Daniel Ward, a student in Natelson's research group, built the electrodes from tiny gold wires on silicon wafers and performed the critical measurements. The group specializes in studying the electronic and magnetic properties of nanoscale objects -- particles and devices that are built with atomic precision. The devices are so small they can only be seen with certain types of microscopes, and even those provide unclear pictures at best. Natelson said the new multimodal device gives researchers a much clearer idea of what is going on by combining two different kinds of measurements, electronic and optical.

"Conduction across our electrodes is known to depend on a quantum effect called 'tunneling,'" Natelson said. "The gaps are so small that only one or two molecules contribute to the conduction. So when we get conduction, and we see the optical fingerprint associated with a particular molecule, and they track each other, then we know we're measuring a single molecule and we know what kind of molecule it is. We can even tell when it rotates and changes position."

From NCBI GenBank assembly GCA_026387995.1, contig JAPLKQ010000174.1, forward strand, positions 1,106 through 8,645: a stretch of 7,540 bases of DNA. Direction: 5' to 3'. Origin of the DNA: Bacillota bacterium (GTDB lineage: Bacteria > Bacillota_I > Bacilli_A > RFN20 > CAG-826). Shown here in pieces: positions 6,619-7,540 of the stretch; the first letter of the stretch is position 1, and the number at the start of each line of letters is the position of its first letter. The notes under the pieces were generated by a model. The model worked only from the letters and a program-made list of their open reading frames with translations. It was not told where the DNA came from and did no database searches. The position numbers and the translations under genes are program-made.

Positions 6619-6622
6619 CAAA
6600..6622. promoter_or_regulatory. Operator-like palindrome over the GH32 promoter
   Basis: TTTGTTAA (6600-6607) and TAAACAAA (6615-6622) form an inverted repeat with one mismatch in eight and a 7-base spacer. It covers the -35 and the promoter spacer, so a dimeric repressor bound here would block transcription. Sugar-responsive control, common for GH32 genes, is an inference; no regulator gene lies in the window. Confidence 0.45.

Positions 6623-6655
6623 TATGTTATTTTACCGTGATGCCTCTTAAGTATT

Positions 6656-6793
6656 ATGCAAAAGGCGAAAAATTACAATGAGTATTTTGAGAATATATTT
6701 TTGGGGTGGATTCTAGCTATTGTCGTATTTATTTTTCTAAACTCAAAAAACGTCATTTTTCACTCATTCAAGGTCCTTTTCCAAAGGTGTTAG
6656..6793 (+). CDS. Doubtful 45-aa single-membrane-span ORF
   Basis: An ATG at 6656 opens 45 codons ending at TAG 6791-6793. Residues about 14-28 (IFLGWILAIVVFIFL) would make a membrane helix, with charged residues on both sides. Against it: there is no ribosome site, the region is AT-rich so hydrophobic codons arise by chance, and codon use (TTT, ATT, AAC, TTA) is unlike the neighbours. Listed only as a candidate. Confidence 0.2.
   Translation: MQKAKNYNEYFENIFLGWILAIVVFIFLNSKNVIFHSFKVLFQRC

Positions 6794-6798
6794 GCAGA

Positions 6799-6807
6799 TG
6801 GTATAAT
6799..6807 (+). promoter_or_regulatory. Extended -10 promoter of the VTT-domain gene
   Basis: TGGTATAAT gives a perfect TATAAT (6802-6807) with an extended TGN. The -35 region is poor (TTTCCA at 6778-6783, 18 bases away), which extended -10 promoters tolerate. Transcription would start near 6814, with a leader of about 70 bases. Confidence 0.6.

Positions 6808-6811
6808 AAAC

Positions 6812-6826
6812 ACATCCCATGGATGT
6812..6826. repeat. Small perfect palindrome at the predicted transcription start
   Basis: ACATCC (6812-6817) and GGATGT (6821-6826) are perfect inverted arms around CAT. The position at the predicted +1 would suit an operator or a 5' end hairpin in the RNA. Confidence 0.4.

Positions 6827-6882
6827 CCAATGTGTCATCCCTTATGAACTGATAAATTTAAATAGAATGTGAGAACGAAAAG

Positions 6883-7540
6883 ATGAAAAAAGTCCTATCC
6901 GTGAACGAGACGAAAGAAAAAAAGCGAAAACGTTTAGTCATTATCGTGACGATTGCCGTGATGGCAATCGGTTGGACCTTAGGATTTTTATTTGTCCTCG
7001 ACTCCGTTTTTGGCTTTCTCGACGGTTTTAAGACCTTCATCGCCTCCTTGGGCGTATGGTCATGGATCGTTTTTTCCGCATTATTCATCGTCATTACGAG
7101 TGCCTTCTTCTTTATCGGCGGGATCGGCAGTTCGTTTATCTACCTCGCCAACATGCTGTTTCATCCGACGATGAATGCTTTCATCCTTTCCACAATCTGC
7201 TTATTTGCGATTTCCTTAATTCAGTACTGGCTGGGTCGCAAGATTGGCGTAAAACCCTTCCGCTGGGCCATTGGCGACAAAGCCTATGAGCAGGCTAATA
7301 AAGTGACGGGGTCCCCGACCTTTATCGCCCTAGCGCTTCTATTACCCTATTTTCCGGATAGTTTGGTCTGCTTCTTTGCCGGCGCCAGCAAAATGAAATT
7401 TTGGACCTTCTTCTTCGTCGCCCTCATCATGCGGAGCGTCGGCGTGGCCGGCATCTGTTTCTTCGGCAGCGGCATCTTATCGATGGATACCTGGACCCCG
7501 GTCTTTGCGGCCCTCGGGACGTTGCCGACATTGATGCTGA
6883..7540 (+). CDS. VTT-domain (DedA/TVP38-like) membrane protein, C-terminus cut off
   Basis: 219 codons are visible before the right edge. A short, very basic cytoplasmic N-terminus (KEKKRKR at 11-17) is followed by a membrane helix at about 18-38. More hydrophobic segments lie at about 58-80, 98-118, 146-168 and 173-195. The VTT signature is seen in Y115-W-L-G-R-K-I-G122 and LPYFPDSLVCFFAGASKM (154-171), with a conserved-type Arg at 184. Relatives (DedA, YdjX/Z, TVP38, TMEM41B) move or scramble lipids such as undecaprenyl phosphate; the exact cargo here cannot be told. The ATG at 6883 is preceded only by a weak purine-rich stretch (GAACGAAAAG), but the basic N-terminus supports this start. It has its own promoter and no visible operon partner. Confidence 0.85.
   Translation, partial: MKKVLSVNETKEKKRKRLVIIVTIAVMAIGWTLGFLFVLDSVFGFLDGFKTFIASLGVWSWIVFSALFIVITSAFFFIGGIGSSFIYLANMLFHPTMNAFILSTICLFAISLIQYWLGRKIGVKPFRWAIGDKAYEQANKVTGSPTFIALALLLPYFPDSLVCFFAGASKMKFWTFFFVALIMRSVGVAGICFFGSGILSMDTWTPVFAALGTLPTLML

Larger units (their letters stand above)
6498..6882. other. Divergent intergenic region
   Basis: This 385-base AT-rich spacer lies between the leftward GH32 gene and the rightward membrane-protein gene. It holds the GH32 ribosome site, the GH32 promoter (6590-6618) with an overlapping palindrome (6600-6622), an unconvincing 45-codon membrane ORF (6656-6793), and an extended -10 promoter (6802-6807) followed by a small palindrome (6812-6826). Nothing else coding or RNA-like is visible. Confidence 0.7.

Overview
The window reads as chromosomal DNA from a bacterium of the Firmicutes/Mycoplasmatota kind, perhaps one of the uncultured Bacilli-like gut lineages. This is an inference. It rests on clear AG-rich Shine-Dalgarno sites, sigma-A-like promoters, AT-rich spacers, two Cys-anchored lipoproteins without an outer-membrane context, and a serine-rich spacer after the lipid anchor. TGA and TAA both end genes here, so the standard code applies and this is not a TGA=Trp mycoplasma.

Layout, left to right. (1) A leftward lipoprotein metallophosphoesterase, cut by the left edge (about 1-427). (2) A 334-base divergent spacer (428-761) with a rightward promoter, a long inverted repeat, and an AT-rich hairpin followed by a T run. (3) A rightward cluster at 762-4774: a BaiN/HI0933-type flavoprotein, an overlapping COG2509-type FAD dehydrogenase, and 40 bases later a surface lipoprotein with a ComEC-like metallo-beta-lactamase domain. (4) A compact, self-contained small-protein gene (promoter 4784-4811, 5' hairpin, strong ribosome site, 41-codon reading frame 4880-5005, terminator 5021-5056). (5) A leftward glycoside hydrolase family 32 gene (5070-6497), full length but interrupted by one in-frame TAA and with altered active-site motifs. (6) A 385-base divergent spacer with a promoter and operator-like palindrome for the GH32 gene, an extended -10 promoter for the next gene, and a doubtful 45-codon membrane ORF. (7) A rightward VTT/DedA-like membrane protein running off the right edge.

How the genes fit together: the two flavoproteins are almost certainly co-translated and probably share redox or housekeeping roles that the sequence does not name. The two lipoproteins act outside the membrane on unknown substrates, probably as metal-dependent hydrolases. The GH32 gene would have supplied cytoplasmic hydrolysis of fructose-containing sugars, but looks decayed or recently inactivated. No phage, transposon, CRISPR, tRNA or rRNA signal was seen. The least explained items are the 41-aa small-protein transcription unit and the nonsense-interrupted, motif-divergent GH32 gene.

Study co-authors include Jacob Ciszek, James Tour, Yanpeng Wu and Peter Nordlander, all of Rice. The research was sponsored by the National Science Foundation, the Welch Foundation, the Packard Foundation, the Sloan Foundation, the Research Corp., the Defense Advanced Research Projects Agency and the Air Force Office of Scientific Research.

####

About Rice University